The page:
Ontogeny of object permanence in a non-storing corvid species, the jackdaw (Corvus monedula)

  • Ujfalussy D
  • Miklósi Á
  • Bugnyar T
  • 41

    Readers

    Mendeley users who have this article in their library.
  • 11

    Citations

    Citations of this article.

Abstract

The aim of the present study was to investigate the ontogeny of object permanence in a non-caching corvid species, the jackdaw (Corvus monedula). Jackdaws are often presented as typical examples of non-storing corvids, as they cache either very little or not at all. We used Uzgiris and Hunt's Scale 1 tasks to determine the age at which the certain stages set in and the final stage of this capacity that is reached. Our results show that the lack of food-storing behaviour is not associated with inferior object permanence abilities in the jackdaw, as our subjects (N = 19) have reached stage 5 competence (to follow successive visible displacements) at the average age of 61 days post-hatch and showed some evidence of stage 6 competence (to follow advanced invisible displacements) at 81 days post-hatch and thereafter. As we appreciate that object permanence abilities have a very wide ecological significance, our positive results are probably the consequence of other, more fundamental ecological pressures, such as nest-hole reproduction or prey-predator interactions.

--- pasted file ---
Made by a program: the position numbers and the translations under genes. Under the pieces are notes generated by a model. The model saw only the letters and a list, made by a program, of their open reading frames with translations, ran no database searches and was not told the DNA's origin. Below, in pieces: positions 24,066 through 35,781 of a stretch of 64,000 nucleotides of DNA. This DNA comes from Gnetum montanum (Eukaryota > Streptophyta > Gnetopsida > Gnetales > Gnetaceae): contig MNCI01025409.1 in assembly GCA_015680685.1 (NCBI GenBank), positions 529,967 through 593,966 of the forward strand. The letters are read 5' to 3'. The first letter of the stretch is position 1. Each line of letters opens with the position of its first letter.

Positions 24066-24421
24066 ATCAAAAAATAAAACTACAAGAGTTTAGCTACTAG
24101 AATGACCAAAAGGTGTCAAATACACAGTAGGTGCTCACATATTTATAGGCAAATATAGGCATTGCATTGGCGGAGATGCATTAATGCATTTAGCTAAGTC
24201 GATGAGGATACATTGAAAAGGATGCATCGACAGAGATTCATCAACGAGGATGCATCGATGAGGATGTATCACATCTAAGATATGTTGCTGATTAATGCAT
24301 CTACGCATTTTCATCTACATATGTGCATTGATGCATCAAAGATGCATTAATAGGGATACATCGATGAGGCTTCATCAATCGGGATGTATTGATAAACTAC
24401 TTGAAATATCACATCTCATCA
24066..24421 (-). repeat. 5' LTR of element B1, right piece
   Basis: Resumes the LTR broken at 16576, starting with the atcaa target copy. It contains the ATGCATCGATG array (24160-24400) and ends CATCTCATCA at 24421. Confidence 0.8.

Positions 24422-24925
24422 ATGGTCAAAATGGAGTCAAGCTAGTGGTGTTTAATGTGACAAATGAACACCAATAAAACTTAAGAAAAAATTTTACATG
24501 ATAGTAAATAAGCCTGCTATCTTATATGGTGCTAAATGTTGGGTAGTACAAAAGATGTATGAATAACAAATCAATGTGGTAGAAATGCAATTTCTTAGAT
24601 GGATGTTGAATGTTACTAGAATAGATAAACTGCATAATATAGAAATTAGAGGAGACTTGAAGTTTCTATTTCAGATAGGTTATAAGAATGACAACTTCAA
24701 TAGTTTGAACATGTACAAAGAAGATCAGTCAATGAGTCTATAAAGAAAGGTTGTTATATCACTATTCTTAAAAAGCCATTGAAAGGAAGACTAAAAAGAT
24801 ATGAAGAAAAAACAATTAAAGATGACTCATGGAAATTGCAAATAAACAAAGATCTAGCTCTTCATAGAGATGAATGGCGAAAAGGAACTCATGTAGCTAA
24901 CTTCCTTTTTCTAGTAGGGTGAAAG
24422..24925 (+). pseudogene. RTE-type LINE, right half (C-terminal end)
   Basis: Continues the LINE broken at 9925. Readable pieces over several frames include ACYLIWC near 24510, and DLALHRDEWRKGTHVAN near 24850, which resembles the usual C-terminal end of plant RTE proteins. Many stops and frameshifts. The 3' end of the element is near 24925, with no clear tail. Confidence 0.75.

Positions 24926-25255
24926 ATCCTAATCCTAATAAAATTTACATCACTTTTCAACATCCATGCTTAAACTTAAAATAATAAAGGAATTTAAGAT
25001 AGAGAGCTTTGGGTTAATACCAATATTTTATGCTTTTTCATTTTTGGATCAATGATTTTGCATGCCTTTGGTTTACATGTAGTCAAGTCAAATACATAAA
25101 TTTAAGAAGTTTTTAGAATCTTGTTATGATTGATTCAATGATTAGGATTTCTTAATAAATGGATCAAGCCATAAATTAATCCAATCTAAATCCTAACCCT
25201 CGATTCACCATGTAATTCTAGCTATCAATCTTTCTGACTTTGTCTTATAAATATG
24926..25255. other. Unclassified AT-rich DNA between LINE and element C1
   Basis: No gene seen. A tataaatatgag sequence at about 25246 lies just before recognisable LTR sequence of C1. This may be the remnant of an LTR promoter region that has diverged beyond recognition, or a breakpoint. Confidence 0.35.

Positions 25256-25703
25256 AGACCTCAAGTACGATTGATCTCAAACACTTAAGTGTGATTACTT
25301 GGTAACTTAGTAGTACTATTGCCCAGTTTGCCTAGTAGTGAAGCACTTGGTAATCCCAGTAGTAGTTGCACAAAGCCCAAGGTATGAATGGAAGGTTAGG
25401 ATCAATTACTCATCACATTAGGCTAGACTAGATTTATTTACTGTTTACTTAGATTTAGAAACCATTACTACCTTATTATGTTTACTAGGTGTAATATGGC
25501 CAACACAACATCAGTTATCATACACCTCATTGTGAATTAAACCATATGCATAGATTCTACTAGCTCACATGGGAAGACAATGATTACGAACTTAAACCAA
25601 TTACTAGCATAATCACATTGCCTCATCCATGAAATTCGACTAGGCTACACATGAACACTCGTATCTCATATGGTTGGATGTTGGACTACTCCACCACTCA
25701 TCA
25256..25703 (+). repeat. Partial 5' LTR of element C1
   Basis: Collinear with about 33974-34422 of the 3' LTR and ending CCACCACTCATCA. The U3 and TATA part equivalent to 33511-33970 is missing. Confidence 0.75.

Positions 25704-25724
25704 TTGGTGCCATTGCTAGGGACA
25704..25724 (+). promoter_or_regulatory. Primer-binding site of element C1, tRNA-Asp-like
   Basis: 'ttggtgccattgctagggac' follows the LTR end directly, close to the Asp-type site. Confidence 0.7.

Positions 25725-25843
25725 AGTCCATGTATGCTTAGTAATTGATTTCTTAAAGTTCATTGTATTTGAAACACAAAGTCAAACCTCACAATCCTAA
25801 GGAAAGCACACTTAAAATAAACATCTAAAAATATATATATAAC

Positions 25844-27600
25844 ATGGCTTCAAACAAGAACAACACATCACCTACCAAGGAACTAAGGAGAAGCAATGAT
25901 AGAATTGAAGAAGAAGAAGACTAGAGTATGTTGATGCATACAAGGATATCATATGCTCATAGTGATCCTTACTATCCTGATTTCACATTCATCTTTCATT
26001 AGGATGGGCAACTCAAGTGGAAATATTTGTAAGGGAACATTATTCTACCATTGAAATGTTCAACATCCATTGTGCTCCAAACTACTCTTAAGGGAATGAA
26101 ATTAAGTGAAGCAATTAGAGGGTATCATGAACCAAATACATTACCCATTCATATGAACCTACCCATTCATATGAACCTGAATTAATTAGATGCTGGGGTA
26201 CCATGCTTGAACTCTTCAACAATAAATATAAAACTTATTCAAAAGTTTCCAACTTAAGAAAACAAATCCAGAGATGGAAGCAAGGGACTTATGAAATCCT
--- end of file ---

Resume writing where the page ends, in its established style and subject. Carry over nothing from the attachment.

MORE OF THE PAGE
Author-supplied keywords

  • Corvids
  • Jackdaw
  • Non-storing
  • Object permanence
  • Ontogeny

Get free article suggestions today

Mendeley saves you time finding and organizing research

Sign up here
Already have an account ?Sign in

Find this document

Authors

Cite this document

Choose a citation style from the tabs below

Save time finding and organizing research with Mendeley

Sign up for free